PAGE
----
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Latest Publications from WPFP

Improving Job Quality for the Direct Care Workforce: A Review of State Policy Strategies

Direct care workers provide much of the hands-on, long-term care received by older adults and people with disabilities in the U.S. Despite being a lifeline for the people they serve and their families, direct care workers are among the lowest paid workers in the country. They often work with minimal benefits, little access to training, and few opportunities for advancement. Improving the job quality for the professionals in this field should be a goal of all policymakers seeking to strengthen economic opportunities for the working poor. State governments are uniquely positioned to tackle this issue and promote such policies.

This new report examines opportunities and levers for states to enhance the wages, benefits, and other conditions affecting jobs in the direct care workforce. These policies can benefit direct care workers and their families, as well as enhance the quality of care provided older adults and people with disabilities across the country.

Read the Brief (PDF)

Improving Job Quality for the Early Childhood Workforce

Early care and education (ECE) professionals are among the lowest paid workers in the U.S. economy. On average, they are paid only slightly more than cashiers and dishwashers, slightly less than coat and locker room attendants, and less than half of what kindergarten teachers earn despite working full-time year-round. Nearly half of the workers that the Bureau of Labor Statistics classifies as “child care workers” enroll in some form of public assistance for themselves or their families, such as Medicaid and the Supplemental Nutrition Assistance Program (SNAP), and many are eligible for child care subsidies themselves. Nationwide, almost two million workers are paid to work in the ECE economy. Women comprise the vast majority, and people of color are disproportionately represented in the ECE workforce. Most ECE workers are parents themselves, and more than 60 percent of the ECE workforce is employed full-time.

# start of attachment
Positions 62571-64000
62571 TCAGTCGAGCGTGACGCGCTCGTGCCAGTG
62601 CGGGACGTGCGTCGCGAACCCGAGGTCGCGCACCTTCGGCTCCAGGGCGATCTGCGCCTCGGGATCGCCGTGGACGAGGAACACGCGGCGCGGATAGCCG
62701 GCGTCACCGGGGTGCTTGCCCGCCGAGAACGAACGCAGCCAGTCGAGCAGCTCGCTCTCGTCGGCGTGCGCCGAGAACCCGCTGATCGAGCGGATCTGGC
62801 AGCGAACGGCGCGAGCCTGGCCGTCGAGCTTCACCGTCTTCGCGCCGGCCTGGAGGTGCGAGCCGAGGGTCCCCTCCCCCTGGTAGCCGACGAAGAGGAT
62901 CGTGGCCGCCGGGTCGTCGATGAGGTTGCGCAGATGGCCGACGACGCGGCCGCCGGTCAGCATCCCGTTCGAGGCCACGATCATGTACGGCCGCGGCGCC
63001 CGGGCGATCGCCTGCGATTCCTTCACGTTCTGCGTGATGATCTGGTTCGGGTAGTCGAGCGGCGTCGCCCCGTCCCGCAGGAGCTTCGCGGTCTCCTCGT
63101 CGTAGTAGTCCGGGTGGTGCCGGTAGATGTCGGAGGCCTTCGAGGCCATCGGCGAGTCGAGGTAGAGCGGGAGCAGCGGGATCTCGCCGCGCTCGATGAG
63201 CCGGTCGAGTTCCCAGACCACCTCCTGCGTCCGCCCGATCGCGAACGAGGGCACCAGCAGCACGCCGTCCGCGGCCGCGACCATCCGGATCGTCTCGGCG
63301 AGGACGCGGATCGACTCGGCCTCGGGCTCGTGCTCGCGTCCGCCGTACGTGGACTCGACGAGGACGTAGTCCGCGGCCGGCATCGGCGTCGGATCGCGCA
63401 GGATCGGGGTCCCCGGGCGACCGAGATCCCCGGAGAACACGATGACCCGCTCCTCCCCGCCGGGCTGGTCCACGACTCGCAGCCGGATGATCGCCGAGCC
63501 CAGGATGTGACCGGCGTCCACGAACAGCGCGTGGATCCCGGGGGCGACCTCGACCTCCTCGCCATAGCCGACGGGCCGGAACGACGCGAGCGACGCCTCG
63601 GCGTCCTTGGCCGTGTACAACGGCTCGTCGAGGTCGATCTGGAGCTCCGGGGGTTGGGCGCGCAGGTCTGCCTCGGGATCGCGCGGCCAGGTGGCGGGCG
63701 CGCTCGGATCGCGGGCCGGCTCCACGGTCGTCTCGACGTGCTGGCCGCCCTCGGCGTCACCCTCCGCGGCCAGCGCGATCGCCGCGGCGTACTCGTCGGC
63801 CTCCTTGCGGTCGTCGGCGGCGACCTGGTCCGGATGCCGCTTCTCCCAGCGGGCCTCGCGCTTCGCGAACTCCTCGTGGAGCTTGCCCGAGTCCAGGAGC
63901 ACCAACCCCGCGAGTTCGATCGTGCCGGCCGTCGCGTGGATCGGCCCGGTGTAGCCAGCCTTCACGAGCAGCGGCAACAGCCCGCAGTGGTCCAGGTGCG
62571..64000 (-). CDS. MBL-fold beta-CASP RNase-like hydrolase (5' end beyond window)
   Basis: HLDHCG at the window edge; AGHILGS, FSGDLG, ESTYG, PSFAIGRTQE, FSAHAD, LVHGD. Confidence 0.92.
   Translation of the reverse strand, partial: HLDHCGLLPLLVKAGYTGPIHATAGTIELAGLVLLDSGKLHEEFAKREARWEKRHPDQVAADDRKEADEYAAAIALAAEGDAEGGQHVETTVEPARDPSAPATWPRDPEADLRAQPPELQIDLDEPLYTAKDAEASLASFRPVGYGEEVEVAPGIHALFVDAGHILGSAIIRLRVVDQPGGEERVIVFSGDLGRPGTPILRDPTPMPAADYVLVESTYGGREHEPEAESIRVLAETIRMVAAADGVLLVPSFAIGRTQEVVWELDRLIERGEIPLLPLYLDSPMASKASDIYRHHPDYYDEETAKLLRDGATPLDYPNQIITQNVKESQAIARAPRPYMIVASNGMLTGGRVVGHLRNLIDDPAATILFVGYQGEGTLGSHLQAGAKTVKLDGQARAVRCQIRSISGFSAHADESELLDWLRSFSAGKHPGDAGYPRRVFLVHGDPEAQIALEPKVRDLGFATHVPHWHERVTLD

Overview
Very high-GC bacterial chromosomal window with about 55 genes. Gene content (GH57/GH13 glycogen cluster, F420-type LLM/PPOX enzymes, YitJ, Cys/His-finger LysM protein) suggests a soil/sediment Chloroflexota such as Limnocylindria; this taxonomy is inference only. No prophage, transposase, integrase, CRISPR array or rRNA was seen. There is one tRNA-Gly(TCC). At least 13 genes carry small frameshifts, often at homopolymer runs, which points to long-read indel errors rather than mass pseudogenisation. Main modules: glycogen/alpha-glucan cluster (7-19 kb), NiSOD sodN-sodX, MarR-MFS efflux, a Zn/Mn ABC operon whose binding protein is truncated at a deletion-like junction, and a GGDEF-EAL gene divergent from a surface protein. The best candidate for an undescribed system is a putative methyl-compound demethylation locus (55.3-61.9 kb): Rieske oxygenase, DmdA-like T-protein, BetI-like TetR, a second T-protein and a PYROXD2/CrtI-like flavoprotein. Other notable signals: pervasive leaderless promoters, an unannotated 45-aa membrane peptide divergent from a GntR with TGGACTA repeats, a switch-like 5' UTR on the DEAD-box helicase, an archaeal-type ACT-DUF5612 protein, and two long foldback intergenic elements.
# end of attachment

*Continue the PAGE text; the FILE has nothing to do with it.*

This new report examines opportunities and levers for states to enhance the skills and working conditions for the early care and education workforce. These policies benefit ECE workers and their families, as well as supporting improvements in the quality of education of the children in their care.

Read the Brief (PDF)

 

Strengthening State Policies for Working Families

Millions of American breadwinners work hard to support their families. But, despite their effort, almost one in three working families are mired in low-wage jobs that provide inadequate benefits and offer little opportunity for advancement and economic security. Compounding the problem are public policies that do not adequately prepare workers to advance to higher-skilled, higher-paying jobs or promote the creation of quality jobs.

The Working Poor Families Project (WPFP) was launched in 2002 by national philanthropic leaders who saw the need to strengthen state policies affecting these working families. This national initiative is now supported by the Annie E. Casey, Joyce and W.K. Kellogg foundations. WPFP focuses on the states because their policies and investments critically affect the lives of working families.

The WPFP is active in 22 states and the District of Columbia. In each state the WPFP partners with one or more nonprofit organizations to strengthen state policies to better prepare America's working families for a more secure economic future.

Featured Publication from a WPFP State Partner


Clearing the Jobs Pathway: Removing Non-Academic Barriers to Adult Student Completion
(September 2017)

Download the report (pdf)